Backspace Writers Conference

Question of the Month: Holing Up

by Susan Henderson on May 7, 2012

Talk to me about how you free up time and emotional space for your work, how you say no to distractions, requests, and so on when you really need to focus.

I was going to show a little snapshot of my work-in-progress—my pinboard full of drawings and sticky notes, the stacks and stacks of research books, the 150 single-spaced pages that make up the book so far—but as many of you tease me about all the time, I’m just not one who likes to talk about my work until it’s done. So rather than sharing a photo of my work, I’ve shared some of Joseph Campbell‘s (notes we came across as we were cleaning out his Greenwich apartment). I’m fascinated by works-in-progress and seeing a person’s thought process. I like how organized and balanced Joe’s ideas are, and I like the little arrows on this next one…

My New Year’s resolution was to have a first draft of my book by the time my boys were out of school for the summer. I suppose that’s still possible, but I’m not going to rush it. I want to get this right. I want to get it as close as possible to how the story looks in my imagination. (Do you know what I mean? You know how our ideas seem amazing and bigger than life until we start to scribble them down?) So I was well on my way to meeting my deadline when a fabulous new idea gripped me, and it’s taking some effort to really explore it and rework the shape of the book to include it. I need all the time and focus I can get that doesn’t belong to my family, and this means I have to be disciplined about not adding any more to my plate.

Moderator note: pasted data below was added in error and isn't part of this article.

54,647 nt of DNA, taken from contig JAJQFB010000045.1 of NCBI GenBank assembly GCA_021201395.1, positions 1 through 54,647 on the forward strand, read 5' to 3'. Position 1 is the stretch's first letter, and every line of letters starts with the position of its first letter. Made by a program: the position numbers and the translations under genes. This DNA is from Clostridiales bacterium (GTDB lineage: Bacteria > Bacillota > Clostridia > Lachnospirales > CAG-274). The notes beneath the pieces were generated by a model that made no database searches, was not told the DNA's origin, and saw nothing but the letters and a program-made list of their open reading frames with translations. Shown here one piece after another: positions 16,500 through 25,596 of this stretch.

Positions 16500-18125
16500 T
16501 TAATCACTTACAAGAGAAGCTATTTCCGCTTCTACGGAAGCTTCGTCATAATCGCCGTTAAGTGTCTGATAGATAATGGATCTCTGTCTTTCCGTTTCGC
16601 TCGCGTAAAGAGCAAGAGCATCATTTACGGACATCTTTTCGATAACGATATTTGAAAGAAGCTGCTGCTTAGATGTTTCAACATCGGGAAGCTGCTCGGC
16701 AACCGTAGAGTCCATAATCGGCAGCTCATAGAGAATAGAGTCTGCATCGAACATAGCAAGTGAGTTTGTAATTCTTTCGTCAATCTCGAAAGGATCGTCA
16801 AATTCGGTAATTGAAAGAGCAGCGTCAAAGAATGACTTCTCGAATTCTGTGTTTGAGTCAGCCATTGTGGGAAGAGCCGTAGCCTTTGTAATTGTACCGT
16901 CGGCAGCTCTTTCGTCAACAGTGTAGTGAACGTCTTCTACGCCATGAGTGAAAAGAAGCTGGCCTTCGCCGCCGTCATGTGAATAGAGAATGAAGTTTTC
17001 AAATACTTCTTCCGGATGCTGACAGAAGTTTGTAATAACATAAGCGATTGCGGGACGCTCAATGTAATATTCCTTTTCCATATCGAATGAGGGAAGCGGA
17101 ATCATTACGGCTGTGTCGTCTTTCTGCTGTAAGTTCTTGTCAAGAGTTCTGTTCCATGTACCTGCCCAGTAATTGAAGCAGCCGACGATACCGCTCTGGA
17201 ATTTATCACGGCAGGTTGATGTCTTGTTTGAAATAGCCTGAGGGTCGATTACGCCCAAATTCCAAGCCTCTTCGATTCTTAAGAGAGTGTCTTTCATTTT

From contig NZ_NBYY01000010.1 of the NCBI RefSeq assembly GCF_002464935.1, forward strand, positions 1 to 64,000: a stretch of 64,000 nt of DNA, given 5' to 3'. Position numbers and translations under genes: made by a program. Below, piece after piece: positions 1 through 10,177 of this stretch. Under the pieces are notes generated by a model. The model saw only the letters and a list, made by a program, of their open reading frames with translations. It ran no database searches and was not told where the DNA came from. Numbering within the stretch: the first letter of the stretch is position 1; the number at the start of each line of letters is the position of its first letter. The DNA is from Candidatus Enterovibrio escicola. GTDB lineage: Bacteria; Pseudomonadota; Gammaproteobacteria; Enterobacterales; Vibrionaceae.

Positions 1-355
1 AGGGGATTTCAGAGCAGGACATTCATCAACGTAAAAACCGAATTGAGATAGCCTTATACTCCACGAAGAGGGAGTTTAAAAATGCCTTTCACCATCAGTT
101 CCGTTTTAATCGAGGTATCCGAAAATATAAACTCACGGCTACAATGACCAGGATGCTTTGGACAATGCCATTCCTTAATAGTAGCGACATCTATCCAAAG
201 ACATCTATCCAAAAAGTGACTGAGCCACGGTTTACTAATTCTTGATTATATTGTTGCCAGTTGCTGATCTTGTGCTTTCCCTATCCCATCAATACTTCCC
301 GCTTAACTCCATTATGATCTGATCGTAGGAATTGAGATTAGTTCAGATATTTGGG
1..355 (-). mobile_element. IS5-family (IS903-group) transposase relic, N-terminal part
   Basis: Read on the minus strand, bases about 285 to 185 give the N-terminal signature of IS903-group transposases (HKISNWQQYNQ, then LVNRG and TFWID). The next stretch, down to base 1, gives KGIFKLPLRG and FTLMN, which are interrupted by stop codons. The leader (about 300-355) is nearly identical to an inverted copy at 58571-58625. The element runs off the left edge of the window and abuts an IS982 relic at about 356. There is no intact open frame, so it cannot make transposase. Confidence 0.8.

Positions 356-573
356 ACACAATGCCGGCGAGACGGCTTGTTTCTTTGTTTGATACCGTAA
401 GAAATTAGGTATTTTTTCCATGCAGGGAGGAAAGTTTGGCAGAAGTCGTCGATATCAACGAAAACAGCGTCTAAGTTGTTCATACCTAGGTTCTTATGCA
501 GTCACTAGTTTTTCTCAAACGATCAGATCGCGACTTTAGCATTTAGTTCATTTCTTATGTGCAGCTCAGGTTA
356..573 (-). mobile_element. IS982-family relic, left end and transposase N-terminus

I suspect many of you struggle with this same problem. Each month I get hundreds of requests to read new books, provide blurbs, submit essays to anthologies, edit this, promote that, speak here, introduce this person to that person, write a letter of recommendation or a proposal, and so on.  There are only so many hours in any given week, and it’s easy to carve it up and give it away thirty minutes at a time. Pretty soon, you’ve given away any time you meant to devote to writing your book, and if you’re not careful, any more favors you say yes to will have to cut into your family time.

I’d love to hear what works for you. How do you keep out the distractions when you need to focus? And how are you doing on those goals you set back in January?


I hope to see many of you this month at the Backspace Writers Conference (I said yes to this commitment many months ago). I’ll be on two panels (one literary fiction panel and one mystery panel) and then I’m staying through cocktail hour. The Backspace Conference is a great meeting of writers, agents and editors with all kinds of practical advice. If you’ve never been before, I hope you’ll consider attending. Friday, May 25th at theRadisson Martinique (32nd and Broadway) in New York City.

A few thank you’s… Thanks, as always, to those who’ve reviewed UP FROM THE BLUE at Amazon and GoodReads, and to those who ordered the new audiobook. Thanks as well to these bloggers for reviewing the Norwegian and Dutch editions of the book: Les Mye (Read Much), Bokanmeldelser, Bieb Blog Vlissingen (Flushing Library Blog), and Ly Books (Read a Book). Your words mean so much to me (and I get such a kick out of how Google translates them)!

One last note… On Wednesday, Mr. H and I will have been married for 20 years, and for 25 years he’s been my best friend. We’re not big on celebrations in our family, so the most we’ll do to celebrate is go out for dinner. But what I really like are the ordinary days—hearing about his day, going for walks, sharing a cup of coffee, working in the yard together, laughing, calling the dogs up on the bed, and just enjoying the company.